Pershing Field Memorial Park is approximately 13.5 acres and one of the largest of Jersey City’s over forty municipally operated parks and playgrounds. After World War I, the city experienced a population boom, and the industrial community needed the outlet of open space for leisure and recreation. The solution was to build a park in the Jersey City Heights from a larger site intended for a reservoir, which became the adjacent Reservoir #3. The park opened in 1922.
The park was named for General John J. Pershing, associating it with the previous use of the grounds as a World War I military training ground. It has also lent itself over the years to serve as a memorial park for servicemen since World War I. Although he was invited, General Pershing did not attend the July 4 opening ceremony, but he sent a letter of apology.
As one enters Pershing Field on Summit Avenue, there is a large arch made of reddish colored stone; it is the only remnant of the Fourth Regiment Armory building that once stood at Montgomery Street and Bergen Avenue. After the armory building was destroyed in 1927, the arch was reconstructed in Pershing Field and provides a dramatic entrance to the passive side of the park. Both the Arch and the old Armory trace their history to that of the city’s Fourth National Guard Regiment whose origin goes back to just after the Civil War.
Along the walking paths throughout the park are small stone markers with plaques bearing the names of veterans from World Wars I and II. Their presence gives one the sense that this section of Pershing Field has a more serious intent from the remaining recreational areas of the park.
Beyond the plaque and the placement of a flag pole is the bronze memorial statue known as “America Triumphant” by James Novelli (1885-1940). In a web site essay, Josephine Murphy of City University of New York describes the opening event for the park: “The dedication ceremony took place on Independence Day, and a crowd watched in awe as an airplane circled the crowd for two hours and at timed intervals dropped a rose to the ground until 147, each one representing one man who died [from Jersey City], had made an immense bouquet at the foot of the monument” (Murphy). In 2008, Pershing Field Garden Friends restored the memorial to its original state and once again enshrined the names of those Hudson City residents who gave their lives in the cause of their country. This project was made possible through a grant from the Hudson County Open Space Trust Fund. The monument was rededicated on Veterans Day that year.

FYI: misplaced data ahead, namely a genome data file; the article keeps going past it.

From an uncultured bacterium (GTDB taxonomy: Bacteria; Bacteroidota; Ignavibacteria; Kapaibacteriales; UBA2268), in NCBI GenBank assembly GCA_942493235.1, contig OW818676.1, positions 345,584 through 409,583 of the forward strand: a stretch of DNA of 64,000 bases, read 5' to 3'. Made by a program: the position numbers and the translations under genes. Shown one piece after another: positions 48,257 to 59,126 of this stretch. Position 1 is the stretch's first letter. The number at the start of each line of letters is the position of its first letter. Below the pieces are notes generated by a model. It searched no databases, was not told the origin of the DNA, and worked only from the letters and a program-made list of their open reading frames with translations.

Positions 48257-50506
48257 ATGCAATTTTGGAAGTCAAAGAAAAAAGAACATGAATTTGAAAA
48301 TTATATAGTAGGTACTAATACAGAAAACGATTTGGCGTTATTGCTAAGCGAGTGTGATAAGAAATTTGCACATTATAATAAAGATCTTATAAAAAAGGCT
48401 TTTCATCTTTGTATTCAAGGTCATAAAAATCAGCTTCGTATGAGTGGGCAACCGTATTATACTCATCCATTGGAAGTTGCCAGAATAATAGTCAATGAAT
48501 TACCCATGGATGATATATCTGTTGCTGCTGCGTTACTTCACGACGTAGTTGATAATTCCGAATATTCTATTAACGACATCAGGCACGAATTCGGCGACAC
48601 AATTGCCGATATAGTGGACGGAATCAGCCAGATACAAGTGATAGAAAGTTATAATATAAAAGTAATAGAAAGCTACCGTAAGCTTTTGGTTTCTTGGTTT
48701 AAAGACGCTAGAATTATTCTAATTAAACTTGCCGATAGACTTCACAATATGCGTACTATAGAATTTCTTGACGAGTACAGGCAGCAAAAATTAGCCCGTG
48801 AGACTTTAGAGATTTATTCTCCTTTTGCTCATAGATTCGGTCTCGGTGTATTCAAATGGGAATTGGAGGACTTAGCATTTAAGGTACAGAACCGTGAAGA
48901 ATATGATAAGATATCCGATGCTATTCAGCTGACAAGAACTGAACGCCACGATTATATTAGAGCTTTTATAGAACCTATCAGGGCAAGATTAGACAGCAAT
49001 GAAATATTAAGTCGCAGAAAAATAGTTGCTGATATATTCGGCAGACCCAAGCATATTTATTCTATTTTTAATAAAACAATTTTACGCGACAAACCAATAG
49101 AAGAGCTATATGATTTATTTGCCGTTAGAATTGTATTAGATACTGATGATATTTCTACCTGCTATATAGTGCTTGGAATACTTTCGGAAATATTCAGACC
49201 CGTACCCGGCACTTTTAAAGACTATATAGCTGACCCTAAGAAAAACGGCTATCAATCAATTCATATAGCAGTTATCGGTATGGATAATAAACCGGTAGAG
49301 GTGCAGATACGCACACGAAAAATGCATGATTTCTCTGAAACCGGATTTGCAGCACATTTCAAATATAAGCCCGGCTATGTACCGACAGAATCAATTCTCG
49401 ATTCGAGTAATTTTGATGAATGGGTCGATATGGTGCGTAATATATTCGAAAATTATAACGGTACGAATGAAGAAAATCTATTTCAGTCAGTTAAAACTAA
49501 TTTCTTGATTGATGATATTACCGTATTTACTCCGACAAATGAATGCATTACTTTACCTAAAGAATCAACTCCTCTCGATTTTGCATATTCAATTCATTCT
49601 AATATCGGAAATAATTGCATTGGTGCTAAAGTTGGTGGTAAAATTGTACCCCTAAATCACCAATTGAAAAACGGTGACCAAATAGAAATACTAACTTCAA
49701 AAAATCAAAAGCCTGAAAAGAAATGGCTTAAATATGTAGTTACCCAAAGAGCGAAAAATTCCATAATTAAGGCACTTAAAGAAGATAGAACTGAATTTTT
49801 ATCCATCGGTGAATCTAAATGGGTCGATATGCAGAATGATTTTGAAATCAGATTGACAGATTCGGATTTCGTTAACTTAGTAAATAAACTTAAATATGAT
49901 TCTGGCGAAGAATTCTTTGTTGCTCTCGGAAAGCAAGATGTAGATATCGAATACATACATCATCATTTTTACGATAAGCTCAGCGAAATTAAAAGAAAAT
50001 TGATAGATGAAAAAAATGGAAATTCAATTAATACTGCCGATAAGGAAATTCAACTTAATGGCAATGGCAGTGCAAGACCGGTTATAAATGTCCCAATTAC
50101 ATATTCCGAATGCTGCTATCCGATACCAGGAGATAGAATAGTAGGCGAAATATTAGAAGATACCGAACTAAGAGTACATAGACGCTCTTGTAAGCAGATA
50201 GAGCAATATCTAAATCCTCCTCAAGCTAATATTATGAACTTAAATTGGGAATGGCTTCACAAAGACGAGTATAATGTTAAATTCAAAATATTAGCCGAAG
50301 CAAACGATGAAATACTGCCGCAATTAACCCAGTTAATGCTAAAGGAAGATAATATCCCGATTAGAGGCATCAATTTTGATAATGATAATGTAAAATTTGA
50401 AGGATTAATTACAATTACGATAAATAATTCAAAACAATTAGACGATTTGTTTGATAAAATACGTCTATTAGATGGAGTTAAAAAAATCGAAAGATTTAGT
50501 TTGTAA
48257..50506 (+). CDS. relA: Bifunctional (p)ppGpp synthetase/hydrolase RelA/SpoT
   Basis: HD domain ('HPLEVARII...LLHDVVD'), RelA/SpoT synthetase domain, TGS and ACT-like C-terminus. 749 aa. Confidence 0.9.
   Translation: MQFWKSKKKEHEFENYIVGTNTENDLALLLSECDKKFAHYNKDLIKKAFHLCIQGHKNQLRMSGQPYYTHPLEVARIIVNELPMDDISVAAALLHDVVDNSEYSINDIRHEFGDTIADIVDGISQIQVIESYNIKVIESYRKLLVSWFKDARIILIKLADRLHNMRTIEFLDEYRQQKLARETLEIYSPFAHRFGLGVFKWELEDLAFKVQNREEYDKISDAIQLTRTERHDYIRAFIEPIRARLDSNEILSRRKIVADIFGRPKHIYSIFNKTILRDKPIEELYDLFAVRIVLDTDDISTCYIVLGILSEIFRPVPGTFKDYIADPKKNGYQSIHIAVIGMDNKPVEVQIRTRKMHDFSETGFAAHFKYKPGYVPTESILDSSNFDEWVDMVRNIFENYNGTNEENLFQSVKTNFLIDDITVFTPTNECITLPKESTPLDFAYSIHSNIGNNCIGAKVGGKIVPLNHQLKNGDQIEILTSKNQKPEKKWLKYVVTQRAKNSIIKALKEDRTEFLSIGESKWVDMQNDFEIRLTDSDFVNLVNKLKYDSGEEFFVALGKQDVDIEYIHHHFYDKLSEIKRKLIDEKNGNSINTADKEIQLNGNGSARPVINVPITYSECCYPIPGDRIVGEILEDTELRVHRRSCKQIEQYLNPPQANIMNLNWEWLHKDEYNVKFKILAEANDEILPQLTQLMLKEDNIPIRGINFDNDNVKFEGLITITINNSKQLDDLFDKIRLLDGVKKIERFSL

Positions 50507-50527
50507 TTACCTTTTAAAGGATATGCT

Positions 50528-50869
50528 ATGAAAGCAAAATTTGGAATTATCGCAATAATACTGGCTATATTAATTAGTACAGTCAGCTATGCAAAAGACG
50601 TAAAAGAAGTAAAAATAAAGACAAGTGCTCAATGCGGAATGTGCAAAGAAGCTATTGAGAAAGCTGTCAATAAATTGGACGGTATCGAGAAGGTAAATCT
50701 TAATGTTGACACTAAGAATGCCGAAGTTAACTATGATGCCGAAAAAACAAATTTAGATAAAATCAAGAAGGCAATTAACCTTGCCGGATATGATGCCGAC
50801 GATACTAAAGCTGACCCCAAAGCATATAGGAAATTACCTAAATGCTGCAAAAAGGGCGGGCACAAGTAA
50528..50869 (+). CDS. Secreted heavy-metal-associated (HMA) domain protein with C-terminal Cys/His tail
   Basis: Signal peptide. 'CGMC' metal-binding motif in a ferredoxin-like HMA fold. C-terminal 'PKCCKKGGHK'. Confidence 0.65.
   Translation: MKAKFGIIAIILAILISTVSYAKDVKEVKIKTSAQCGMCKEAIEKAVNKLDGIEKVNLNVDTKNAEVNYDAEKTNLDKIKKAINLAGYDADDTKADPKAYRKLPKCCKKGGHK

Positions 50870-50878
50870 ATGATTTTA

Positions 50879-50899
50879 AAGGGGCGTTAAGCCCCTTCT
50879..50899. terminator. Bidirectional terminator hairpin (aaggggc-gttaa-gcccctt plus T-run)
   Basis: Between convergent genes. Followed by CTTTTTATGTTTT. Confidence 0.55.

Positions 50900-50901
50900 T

Behind the statue is the Vietnam Veterans Memorial Community Center dedicated in 1986 creating a much-needed meeting place for various neighborhood groups.
Other commemorative monuments to US military personnel in the service of their country found in the park are the Korean War memorial (Hudson County Chapter) dedicated on Armistice Day, November 11, 1998, and the Jersey City Vietnam Veterans memorial dedicated at a Memorial Day ceremony held on May 28, 2001.
From the Central Avenue entrance one may access a number of recreational venues for track and baseball while the tennis & basketball courts are located on the Manhattan Ave side of the park. There are also facilities for swimming and an skating rink. The children’s playground is at the southern end of the park. Neighborhood residents frequently recall a time when they enjoyed ice skating on the infield that was flooded in the winter. The park once featured a sunken garden and bleachers that appear in postcards of the park.
In recent memory, the indoor, Olympic size swimming pool and building were constructed in 1980 providing a wonderful addition to the recreational aspect of the park. It was named the Joseph G. DeFazio Memorial Building.
A monument to the memory of our Jersey City residents of the 294th Engineer Combat Battalion, Company C, United States Army who died in an Antitank Mine Explosion, Sherborne England, World War ll, March 20, 1944 was dedicated in 1992 by the Pershing Field Neighborhood Association.
In 1995 the regulation size ice skating rink was opened, replacing the smaller outdoor rink, which had served the community since the 1960’s
In 1998 a memorial headstone, dedicated to Mike Fiore, for his lifelong commitment to bettering the lives of our children, was placed adjacent to the athletic fields.
On November 11, 1998, a monument dedicated to the memory of our Jersey City residents who died in the Korean War was placed in the passive area of Pershing Field.
The Vietnam Veterans Memorial Headstone was dedicated on May 28, 2001.